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A savoury evening, spiced with magic

Dining out with Swapnasundari at New Delhi's Yellow Brick Road restaurant. Photo: Anu Pushkarna.

SITTING ACROSS the table at Ambassador Hotel's Yellow Brick Road restaurant in New Delhi, she speaks a thousand words over an hour or so, her eyes a million more. Wide, luminous, they are eloquent without screaming for attention, enhanced as they are with liner. Silence here invariably loses out to speech! And ah! The joys of listening to the articulate lady, now garrulous, now candid, but never quite full of herself. If a listener is captive, then freedom can only confer lesser joys. Early winter across the dining table with Swapnasundari late one evening... there would be few better places to be in. Time here loses its relevance, hours their momentum.

And the lady known across the world for her skills as a dancer - she has just cut her first "infotainment" album - is in no mood to let go of the past. She talks at length about it, then adds a few words about how she would want the future to unfold. In between, this singer-dancer - in that order, she insists, adding "I was into music before I became a dancer," - with mesmerising eyes and a voice which stops you in your tracks, has a sip of Nimbu Pani with soda added - she has turned a vegetarian of late.

"Monday is a vegetarian day for me. Continental food is just fine, no fat, boiled, steamed variety," she says with the poise quite becoming of someone who by her own admission has two racks full of recipe books at her Chanakyapuri residence.

"A lot of people don't know I have been in music all through. My mother was in films; I have always been in music. I did not have a choice. When I was 16, my mother wanted me to be a musician. My music lessons started before my dance sessions. This album - `Janambhoomi Meri Pyaari' containing nine patriotic songs in nine Indian languages - is like a wish fulfilment for my parents. My mother was my best critic."

She obviously isn't faking it. As she helps herself to some papri-chaat, she reveals, "Part of my name comes from my grandmother's side, part of it was given by Geeta Dutt.'

When did she realise that she had the best possible name for a woman? "Well, quite late actually. It struck me only when I became a dancer. In school, I used to hide the Sundari part of it because the kids would poke fun at me, calling me `Swapnasundari... Chchachchundari'!"

Now, obviously she does not hide. Does not need to. Neither her name, nor her skills. Besides twinkling eyes and tinkling feet, she is also blessed with a mind that has a freshness of approach remarkable for someone a few years removed from the sunrise years of life.

"For my debut album with Sa Re Ga Ma I had suggested a normal picture of mine to be used. I did not want to reinforce my identity as a dancer in a music album but the company officials obviously felt that they needed to introduce me to common people."

Incidentally, this is her first foray into "non-specialised music". As she says, "this album cannot be slotted in a genre. It is not a film or pop or ghazal album, it defies definition. It will be accepted across the country. After all, Hindi films often get maximum profits from the South. It had 12 songs - later Konkani, Sindhi and Malayalam songs were deleted." How did she manage to sing songs in so many languages? As she helps herself to some mushrooms, she says, "My grandmother was multilingual. Every language has its own beauty. I have inherited the whole of India. Born in Tamil Nadu, raised in Maharashtra, Himachal Pradesh and Delhi, I know every 50 km. or so the dialect changes. So, I picked up things along the way." Sure she did, as those who have listened to her will vouch for - she has almost flawless Urdu pronunciation and understands the nuances of the spoken word the way a wordsmith would.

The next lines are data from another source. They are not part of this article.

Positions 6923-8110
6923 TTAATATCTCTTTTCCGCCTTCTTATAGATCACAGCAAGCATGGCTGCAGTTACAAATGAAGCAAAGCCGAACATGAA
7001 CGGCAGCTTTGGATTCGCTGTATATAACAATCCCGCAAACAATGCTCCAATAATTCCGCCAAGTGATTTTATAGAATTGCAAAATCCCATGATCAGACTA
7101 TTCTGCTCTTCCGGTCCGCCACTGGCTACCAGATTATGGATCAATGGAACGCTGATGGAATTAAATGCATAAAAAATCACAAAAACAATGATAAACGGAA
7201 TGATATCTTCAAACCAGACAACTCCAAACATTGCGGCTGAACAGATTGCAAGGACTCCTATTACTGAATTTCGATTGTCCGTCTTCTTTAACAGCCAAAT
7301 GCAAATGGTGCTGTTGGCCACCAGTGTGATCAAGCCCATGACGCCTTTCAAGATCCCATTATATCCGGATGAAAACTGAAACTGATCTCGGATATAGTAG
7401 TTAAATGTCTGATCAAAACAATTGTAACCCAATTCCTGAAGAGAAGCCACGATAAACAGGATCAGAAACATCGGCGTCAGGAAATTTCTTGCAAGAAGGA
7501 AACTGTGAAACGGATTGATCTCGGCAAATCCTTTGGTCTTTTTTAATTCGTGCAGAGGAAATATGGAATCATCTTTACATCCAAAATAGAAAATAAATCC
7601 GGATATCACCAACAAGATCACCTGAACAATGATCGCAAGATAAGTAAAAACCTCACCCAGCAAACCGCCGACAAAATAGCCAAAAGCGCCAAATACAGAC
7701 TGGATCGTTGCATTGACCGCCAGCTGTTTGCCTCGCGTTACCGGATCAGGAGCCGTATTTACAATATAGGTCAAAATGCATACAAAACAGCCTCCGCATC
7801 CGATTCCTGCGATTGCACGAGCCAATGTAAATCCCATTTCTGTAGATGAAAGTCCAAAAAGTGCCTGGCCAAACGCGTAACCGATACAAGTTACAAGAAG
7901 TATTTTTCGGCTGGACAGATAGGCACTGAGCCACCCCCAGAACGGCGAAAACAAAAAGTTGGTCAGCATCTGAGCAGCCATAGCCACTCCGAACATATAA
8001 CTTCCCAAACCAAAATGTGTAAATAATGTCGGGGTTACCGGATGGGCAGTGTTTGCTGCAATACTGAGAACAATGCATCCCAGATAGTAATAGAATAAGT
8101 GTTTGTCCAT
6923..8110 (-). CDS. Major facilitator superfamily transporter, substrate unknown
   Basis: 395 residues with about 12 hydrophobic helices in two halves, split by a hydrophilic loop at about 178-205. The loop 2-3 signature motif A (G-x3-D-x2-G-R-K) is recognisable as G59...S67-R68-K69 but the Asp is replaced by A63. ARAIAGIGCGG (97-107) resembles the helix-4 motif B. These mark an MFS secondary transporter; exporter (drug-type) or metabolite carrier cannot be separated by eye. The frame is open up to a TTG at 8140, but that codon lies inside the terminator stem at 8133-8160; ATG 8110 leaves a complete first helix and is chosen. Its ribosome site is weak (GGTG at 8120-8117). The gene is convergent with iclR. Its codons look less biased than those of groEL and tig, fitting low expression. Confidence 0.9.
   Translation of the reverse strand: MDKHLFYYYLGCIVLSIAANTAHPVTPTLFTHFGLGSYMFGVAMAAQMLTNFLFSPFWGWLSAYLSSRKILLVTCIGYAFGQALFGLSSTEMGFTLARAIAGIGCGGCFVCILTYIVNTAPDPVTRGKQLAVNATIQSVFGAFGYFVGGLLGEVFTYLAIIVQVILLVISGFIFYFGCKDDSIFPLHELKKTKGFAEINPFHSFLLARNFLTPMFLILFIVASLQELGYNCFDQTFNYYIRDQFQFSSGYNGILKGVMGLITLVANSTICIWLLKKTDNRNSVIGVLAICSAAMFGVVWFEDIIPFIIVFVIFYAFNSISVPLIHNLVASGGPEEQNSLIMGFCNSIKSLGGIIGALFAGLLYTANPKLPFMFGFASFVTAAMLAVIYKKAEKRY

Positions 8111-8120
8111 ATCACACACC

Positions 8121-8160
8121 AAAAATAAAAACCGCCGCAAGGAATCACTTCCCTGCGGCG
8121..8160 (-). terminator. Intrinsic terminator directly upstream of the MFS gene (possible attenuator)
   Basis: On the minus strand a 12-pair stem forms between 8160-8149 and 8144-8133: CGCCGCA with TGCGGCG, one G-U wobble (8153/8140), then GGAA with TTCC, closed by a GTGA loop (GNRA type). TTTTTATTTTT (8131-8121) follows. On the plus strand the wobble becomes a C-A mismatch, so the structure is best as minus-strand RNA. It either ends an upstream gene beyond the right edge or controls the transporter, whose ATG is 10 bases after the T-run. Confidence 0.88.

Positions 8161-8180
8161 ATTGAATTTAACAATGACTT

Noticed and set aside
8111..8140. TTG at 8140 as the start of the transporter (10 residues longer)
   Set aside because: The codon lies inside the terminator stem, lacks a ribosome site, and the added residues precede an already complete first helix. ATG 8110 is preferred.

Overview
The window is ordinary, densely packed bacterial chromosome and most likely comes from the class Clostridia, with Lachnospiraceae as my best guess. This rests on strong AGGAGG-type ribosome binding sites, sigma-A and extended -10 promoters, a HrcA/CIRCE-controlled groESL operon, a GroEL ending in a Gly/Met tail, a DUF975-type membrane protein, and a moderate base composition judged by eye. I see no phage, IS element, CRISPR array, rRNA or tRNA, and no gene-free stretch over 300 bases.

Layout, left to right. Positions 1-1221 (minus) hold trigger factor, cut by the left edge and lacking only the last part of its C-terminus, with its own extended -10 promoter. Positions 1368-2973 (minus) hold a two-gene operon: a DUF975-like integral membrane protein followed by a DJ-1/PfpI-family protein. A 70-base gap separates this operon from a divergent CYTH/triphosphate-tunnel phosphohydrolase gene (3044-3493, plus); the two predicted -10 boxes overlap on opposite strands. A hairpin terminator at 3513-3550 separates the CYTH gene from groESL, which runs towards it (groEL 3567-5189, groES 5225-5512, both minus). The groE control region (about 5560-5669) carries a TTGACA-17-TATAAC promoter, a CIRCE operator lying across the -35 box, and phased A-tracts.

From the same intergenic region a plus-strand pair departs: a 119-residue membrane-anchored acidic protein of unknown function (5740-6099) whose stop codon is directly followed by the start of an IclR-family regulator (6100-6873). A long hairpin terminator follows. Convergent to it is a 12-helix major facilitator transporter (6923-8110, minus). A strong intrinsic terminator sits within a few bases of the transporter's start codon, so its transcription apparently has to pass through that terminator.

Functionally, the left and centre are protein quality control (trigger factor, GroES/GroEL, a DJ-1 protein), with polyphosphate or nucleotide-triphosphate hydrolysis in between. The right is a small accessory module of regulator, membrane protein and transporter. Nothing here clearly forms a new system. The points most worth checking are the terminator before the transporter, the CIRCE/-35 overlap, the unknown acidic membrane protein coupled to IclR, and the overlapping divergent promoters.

Well, there is more to this lady than just music and dance. "You get one life, do the maximum with it. Life is a blessing, it is not about standing on the edge of a swimming pool and wondering about water," she says as she orders some more soda.

"I am a vegetarian these days for detoxification. I prefer mild spices, mushrooms and, also chilli sauce but started eating non-vegetarian food while travelling. I like Far-Eastern cuisine, am off-spices and butter but I can barely survive without roti. When I used to live in Chennai tab to roti ke liye taras gaye. I cannot live on rice, rice and rice. By the way, then Mohammed Rafi, Geeta Dutt and Talat Mahmood would drop by and my mother would make some phulke for them," she recalls, even as she admires the simple, sober woodwork of Yellow Brick Road. "I had been here earlier with my nephew who is quite fond if it. I like the crockery of the place. It is quite elegant and appealing."

As she helps herself to some steamed fare with fresh salad, she confesses: "Nobody has asked me to sing for Hindi films. I would love to do that though I cannot go and live in Mumbai forever."

Won't she like to sing us a song before we are through with some delectable food low on calories? The lady obliges. "Babuji dheere chalna... ." Then comes, "Yeh lo main haari piya".

With her simple words and elegant ways, she wins you over and as you step out of the Ambassador Hotel, you find yourself humming "Teri aankhon ke siwa duniya mein rakha kya hai...".


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